10. Lisa says:

    Hi,
    My son took the Feb ACT and got a 33 (35, 33, 32, 31) but didn’t take the writing. So he retook the test in April and received a lower score of 30 (27, 33, 32,31) but received a 12/12 in the writing. Will schools superscore his ELA score; so taking the 35 Eng/32 Reading from Feb test and the 12 (36) from April writing for a superscore of 34? Not sure you can superscore with only taking the writing one time? Thanks in advance. Lisa W.

    • Magoosh Test Prep Expert Magoosh Test Prep Expert says:

      This will depend heavily on the individual schools, but it is worth sending the full applicant profile to show that there is relative consistency in abilities and a strong writing ability. That said, the most common way to handle scores is to just take one single session/date rather than pick and choose higher outcomes. It may be word contacting some admissions committees to get their take on the matter, too. I hope that helps!

  11. Franklin says:

    I got a 35 on the test: 36 math, 35 english, 34 reading, and 34 science. that’s great and all, but I completely potatoed the writing with a 9. How much weight does the writing have in applications for ivy league colleges?

    • Magoosh Test Prep Expert Magoosh Test Prep Expert says:

      Hi Franklin,

      Oh no! I have potatoed a part of a test before, and it’s super frustrating. Unfortunately, my answer is going to be a little frustrating, too, because the answer is “it depends.” I would investigate the admissions pages and, if they don’t give you enough details, email admissions directly to ask how much the ACT writing versus the application essays count. In some cases, you will likely be fine, but there will be others where both matter. Good luck!

  12. sophia says:

    my son got a 34 composite but 7 on the essay writing. Is that bad?

    • Magoosh Test Prep Expert Magoosh Test Prep Expert says:

      Hi Sophia,

      Wow–your son has a stellar composite score! A 34 puts him in a competitive range for many of the top universities in the country (see this post for more information). As we mention in this blog post, we suggest that students aim for an 8 or higher, but a lower essay score won’t necessarily make or break the application. Schools look at a lot of information as they make their admissions decisions, and as long as you son has a strong overall profile, a slightly lower essay score may not cause too much fuss. I highly recommend that you talk to an admissions counselor at your son’s target schools to get their input before making any decisions!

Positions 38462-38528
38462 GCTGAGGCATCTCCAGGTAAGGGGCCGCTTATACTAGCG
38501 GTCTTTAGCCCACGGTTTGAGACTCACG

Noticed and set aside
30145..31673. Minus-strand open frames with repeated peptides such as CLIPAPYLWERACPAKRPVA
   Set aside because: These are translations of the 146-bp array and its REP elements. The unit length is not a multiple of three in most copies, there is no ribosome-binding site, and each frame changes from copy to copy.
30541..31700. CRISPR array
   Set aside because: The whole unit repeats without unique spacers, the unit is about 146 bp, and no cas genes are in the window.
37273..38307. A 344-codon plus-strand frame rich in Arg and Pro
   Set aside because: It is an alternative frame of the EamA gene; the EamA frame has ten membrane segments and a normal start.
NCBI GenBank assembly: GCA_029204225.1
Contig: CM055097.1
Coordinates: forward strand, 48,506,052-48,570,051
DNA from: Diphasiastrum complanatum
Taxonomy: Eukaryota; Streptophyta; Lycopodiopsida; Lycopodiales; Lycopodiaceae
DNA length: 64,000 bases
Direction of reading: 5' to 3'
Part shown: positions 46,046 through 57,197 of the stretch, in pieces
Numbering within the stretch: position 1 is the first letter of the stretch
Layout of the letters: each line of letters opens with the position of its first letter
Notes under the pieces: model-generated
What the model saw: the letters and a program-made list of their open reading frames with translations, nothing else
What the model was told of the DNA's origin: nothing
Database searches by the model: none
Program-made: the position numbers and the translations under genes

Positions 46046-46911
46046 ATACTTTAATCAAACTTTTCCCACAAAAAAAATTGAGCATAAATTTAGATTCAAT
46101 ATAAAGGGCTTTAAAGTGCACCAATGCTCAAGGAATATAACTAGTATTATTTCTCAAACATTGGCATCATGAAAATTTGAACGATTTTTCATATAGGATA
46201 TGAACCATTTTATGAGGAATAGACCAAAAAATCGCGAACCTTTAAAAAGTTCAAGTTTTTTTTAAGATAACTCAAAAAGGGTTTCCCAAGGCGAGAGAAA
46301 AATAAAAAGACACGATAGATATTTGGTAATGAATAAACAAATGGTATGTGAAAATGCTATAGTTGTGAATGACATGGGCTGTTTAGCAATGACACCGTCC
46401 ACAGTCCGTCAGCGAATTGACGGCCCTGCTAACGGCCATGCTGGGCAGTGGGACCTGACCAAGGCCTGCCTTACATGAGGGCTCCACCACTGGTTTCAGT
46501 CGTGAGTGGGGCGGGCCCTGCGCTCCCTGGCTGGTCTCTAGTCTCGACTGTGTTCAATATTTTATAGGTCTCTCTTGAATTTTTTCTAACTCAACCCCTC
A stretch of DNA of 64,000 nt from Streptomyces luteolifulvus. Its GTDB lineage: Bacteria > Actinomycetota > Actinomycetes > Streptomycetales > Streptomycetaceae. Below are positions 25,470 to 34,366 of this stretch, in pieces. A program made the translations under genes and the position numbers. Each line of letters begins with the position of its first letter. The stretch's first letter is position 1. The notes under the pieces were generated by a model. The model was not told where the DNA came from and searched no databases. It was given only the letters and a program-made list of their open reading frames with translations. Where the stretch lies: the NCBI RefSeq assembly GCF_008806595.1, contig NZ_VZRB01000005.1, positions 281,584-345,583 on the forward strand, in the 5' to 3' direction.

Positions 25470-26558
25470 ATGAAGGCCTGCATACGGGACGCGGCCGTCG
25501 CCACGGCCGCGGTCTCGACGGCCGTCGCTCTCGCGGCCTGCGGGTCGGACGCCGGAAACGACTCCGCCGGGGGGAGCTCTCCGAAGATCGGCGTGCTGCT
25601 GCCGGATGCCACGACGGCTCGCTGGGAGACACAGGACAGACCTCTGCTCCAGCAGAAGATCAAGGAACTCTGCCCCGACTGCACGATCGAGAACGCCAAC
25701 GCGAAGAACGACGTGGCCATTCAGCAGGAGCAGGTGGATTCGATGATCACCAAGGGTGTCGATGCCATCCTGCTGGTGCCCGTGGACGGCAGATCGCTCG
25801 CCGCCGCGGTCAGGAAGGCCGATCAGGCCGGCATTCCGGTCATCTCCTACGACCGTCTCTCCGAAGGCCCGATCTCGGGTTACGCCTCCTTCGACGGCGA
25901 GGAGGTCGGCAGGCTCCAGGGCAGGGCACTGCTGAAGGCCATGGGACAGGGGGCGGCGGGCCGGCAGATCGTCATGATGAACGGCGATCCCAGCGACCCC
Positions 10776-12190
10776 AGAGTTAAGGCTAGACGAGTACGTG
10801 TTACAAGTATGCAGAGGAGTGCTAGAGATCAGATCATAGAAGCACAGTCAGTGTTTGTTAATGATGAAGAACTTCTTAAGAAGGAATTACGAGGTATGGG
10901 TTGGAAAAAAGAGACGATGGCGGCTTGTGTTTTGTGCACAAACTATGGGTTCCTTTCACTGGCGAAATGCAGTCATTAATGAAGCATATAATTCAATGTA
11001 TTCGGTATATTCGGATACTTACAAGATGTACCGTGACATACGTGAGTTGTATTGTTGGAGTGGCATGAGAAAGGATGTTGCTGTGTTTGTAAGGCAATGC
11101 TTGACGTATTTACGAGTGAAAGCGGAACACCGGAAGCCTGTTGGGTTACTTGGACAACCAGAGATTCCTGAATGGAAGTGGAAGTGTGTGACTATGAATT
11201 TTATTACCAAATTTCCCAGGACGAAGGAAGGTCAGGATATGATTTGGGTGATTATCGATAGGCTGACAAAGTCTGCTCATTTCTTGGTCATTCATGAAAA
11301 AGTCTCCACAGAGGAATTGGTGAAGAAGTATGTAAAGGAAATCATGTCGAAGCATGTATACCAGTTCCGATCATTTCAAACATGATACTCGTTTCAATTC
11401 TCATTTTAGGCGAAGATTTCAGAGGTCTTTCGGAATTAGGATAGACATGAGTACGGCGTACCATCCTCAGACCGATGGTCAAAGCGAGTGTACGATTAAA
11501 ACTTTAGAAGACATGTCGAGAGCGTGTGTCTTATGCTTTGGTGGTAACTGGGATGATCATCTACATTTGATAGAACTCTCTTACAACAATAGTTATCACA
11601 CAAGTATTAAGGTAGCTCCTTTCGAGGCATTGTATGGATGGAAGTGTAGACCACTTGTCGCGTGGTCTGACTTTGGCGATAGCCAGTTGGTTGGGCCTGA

13. anon says:

    Hi,
    I got a 10 on writing, and that’s a pretty high percentile on the chart. However, if I would like to go to a more selective college, and I come from a very competitive high [school where there are likely to be 50+ people with a similar 9+ score, would my 10 still give me an edge?

    • Magoosh Test Prep Expert Magoosh Test Prep Expert says:

      Hi Anon,

      A 10 is an excellent score–congrats on such a strong essay! 98th percentile is very impressive. You reached the ‘threshold’ for top selective schools, so I’m not sure what sort of ‘edge’ an extra point in writing might give you. However, our expertise is in test prep, not admissions advice, so I’m afraid that we aren’t the best people to answer this question. I recommend that you speak with a guidance or admissions counselor at your high school and your target universities. Good luck!